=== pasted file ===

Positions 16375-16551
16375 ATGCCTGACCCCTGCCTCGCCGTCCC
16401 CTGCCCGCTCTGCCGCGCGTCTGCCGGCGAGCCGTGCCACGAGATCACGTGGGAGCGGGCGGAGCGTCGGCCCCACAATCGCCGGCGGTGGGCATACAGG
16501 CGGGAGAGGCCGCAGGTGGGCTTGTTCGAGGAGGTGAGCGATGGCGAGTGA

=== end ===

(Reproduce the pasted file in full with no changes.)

Positions 16375-16551
16375 ATGCCTGACCCCTGCCTCGCCGTCCC
16401 CTGCCCGCTCTGCCGCGCGTCTGCCGGCGAGCCGTGCCACGAGATCACGTGGGAGCGGGCGGAGCGTCGGCCCCACAATCGCCGGCGGTGGGCATACAGG
16501 CGGGAGAGGCCGCAGGTGGGCTTGTTCGAGGAGGTGAGCGATGGCGAGTGA